In this paper, we first explain basic concepts of complex networks, which have attracted broad interests in the last decade. Then, we introduce a recent study on the relation between spike-timing-dependent plasticity and the emergent structure of neural networks. Synaptic plasticity facilitates formation of feedforward structure in neural networks with pacemakers, and it lessens the threshold for frequency synchrony in comparison to the case of networks with quenched synapses.
I describe the small-world effect and its relation to the notion of small-world networks. Small-world networks have been observed in structural and functional brain connectivity. Their origin remains a mystery to date. I review recent work that suggests that these structures originate from random initial conditions through adaptive rewiring and discuss the evidence for this proposal.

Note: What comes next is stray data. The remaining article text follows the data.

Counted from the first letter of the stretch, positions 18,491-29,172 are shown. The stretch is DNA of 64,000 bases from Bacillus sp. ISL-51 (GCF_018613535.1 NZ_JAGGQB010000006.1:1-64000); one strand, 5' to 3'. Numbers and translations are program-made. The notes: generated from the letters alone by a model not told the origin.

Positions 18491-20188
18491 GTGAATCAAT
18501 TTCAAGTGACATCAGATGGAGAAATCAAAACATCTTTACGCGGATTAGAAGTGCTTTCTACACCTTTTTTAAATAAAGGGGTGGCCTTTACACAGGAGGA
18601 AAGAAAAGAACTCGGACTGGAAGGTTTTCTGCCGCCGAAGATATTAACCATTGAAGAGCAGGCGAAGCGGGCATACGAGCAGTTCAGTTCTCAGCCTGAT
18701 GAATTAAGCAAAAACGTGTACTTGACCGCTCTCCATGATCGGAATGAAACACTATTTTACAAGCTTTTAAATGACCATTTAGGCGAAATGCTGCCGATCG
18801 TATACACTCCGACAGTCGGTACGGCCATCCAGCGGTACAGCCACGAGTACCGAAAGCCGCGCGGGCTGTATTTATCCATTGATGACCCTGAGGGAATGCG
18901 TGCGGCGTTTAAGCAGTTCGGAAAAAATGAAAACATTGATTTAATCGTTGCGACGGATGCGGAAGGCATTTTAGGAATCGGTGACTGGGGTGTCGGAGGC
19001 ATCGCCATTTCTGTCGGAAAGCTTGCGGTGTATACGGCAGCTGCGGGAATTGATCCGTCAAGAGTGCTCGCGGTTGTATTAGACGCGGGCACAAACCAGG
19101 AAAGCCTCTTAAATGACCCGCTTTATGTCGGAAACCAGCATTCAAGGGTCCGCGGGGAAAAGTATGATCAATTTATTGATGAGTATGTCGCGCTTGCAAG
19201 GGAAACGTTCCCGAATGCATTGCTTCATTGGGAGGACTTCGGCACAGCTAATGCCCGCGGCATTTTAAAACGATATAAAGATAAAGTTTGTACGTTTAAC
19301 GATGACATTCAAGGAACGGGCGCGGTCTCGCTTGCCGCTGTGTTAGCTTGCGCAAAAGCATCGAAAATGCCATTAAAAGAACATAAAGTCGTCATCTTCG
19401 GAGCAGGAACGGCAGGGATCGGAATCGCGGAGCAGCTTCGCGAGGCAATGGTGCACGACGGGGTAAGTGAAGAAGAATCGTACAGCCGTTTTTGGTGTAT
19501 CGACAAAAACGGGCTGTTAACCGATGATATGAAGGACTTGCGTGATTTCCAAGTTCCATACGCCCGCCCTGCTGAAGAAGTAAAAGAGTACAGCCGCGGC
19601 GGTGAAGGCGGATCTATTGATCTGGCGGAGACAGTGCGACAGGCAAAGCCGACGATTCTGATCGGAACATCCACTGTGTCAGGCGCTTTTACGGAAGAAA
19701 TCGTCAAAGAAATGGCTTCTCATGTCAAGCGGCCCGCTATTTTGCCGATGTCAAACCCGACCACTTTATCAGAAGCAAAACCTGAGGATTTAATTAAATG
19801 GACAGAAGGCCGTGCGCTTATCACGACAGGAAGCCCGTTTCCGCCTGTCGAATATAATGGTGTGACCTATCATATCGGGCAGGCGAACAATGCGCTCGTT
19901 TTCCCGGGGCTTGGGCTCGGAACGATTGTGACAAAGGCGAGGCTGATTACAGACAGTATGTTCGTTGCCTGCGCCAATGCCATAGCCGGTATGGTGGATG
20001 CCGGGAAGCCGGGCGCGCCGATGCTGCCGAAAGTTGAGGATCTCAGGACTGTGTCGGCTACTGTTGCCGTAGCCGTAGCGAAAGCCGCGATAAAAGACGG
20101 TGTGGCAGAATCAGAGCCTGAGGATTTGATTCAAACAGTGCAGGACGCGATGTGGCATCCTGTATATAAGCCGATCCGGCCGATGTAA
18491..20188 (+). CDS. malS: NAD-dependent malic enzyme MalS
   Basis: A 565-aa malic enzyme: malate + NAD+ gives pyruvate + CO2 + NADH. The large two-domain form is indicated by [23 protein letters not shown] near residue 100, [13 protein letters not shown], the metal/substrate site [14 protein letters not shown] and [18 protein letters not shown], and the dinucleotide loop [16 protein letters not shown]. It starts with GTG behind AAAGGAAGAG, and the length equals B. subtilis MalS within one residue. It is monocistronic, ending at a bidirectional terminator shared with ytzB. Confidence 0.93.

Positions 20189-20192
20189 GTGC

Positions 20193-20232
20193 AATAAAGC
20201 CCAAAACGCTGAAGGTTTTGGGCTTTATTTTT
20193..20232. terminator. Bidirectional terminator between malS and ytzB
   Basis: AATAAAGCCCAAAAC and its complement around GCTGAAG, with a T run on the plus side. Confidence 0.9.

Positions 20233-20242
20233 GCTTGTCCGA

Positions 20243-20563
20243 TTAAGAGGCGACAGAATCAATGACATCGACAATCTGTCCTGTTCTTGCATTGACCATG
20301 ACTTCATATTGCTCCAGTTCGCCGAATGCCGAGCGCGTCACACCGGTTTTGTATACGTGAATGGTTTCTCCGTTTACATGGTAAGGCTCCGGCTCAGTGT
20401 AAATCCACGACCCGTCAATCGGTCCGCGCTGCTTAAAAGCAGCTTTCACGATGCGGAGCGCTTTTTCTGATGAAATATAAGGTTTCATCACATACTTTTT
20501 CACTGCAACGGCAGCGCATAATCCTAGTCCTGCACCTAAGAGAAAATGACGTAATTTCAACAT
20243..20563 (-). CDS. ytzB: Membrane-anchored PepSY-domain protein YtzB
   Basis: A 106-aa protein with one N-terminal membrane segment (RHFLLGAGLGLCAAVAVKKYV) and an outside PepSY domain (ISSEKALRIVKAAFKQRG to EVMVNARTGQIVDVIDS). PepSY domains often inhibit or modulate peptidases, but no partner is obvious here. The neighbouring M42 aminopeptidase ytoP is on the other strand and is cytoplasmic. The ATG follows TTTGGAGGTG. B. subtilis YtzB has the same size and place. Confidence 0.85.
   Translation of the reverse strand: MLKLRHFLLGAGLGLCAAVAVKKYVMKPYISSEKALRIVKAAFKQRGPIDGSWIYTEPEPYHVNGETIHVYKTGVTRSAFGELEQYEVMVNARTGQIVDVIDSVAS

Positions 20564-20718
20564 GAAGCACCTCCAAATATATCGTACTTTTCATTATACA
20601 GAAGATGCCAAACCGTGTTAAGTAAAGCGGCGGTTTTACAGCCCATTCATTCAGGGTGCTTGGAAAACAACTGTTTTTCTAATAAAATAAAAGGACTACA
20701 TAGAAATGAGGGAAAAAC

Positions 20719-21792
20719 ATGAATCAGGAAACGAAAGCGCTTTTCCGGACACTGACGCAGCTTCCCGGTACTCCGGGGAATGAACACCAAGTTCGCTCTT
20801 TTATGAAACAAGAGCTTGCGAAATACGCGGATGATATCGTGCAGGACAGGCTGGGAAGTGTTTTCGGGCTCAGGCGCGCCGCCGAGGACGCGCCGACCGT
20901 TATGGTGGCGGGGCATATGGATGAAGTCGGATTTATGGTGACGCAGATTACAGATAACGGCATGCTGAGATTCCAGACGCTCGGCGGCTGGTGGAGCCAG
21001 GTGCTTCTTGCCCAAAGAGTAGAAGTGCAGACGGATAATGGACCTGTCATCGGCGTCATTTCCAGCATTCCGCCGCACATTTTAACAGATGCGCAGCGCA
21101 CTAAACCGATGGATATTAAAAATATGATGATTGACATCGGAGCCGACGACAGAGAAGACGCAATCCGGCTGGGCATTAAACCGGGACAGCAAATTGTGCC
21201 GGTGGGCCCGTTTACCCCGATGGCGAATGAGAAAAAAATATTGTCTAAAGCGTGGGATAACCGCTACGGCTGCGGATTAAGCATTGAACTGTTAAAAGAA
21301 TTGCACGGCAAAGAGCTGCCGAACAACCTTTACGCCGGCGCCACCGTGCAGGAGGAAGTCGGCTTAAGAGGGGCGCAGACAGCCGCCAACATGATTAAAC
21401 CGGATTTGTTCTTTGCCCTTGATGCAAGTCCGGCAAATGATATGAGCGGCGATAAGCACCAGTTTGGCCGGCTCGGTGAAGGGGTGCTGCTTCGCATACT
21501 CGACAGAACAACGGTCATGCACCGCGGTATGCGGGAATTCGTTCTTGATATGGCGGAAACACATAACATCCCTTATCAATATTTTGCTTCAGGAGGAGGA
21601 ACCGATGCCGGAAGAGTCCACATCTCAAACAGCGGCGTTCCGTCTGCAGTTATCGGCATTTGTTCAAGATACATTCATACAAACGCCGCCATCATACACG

A system's structure constrains its function. The cerebral cortex is a network of multiple interconnected cortical areas, each of which can be defined as a spatially confined unit. Although patterns of cortical connectivity have been extensively studied, we are gaining further insight into cortical organizations by using computational approaches. In parallel, recent evidence indicates that the abundance of recurring elementary interaction patterns in complex networks, called network motifs, carry significant information about their overall organization. Here I review the structural organization of mammalian cortical networks from the viewpoint of network science; I then summarize recent advances in related fields.